When the CARES Act passed on March 27, 2020, an impressive $2 trillion became steadily available as federal relief and stimulus trickled out to the American people. Rampant discussion has followed the publication of these 800+ pages in attempts to simplify and guide the country toward all the opportunities to secure pieces of these funds; however, much of this discussion has been as overwhelming as the original act itself.
We have been discussing System and Organization Controls (SOC) reports and how they can be a used to establish and maintain trust between service providers and their customers. In our first blog, we covered a basic understanding of the benefits of SOC reporting. In our second blog, we covered the various kinds and types of SOC reports as well as how they are used to support compliance requirements. In this blog, we will tackle one of the most important questions: What information is most important when reviewing a SOC report?
As noted in our earlier blog, System and Organization Controls (SOC) can be helpful tool in establishing and maintaining trust between service providers and their customers. Yet there are still a lot of questions around SOC reporting: Which SOC report is right for my organization?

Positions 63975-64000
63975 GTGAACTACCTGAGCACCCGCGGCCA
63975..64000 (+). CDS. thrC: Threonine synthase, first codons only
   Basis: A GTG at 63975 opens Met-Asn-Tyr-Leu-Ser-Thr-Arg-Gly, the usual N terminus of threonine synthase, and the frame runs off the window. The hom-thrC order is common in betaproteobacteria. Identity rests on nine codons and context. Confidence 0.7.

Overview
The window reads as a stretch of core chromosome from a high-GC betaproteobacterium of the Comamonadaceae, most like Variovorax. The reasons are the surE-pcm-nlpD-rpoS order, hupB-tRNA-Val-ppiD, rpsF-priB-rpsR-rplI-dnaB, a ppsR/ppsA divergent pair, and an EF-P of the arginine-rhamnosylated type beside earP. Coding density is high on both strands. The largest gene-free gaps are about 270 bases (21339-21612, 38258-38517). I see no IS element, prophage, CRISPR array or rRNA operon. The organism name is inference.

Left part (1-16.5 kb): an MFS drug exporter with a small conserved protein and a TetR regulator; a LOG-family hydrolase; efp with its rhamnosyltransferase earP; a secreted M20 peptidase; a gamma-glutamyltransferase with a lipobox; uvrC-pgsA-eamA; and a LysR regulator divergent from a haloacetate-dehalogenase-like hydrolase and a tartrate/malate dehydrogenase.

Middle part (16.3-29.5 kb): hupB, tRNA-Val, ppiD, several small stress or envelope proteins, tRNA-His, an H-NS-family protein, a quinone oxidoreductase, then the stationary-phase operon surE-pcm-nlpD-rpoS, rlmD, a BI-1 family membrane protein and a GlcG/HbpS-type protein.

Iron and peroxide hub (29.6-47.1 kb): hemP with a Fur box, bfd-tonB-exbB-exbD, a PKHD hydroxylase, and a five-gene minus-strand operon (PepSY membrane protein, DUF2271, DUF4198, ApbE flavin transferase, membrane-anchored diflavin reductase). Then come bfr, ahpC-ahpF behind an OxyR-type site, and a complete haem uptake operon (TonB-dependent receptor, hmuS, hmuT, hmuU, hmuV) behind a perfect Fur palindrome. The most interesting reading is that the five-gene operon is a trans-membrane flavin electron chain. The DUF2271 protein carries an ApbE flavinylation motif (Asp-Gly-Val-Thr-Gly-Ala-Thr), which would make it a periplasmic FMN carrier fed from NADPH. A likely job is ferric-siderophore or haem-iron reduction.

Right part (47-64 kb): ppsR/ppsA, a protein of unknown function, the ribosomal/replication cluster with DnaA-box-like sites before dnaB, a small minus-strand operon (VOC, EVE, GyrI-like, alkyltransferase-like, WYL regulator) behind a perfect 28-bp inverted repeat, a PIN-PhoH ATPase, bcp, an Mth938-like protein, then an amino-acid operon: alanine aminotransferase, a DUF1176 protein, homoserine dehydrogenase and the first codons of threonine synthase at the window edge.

The rise in cloud-based technology and third-party solutions increases both the complexity and uncertainty of security and compliance responsibilities. Service providers and their customers need to understand how responsibilities are shared and split. This includes Software as a Service (SaaS), Infrastructure as a Service (IaaS), as well as operational solutions, such as credit card processing and billing, and IT, such as security monitoring and hosting services.
Impact Makers recently hosted Capital Kanban’s “The Art of Agile: The Art of War Interpreted with an Agile Lens” with a fantastic turnout. Speaker Megan Windle, a Certified Agile Coach and Certified Scrum Master (CSM), compared the ideas in Sun Tzu’s The Art of War with the principles of Agile, discussing Agile concepts and quotes from the book.
Many organizations know they must have the basics: hire a CISO, perform a risk assessment, and find security vendors to fill up the holes. Unfortunately, these are often mere boxes to check. Impact Makers’ former CISO Cathie Brown offers a few simple considerations in each of those steps that will strengthen your cybersecurity posture, like what to look for in a robust risk assessment and a trustworthy security vendor.
While most organizations have made some investments in each of the three building blocks of cybersecurity, many overemphasize “technology.” The most overlooked component are the “people,” which will actually make or break the effectiveness of your cybersecurity.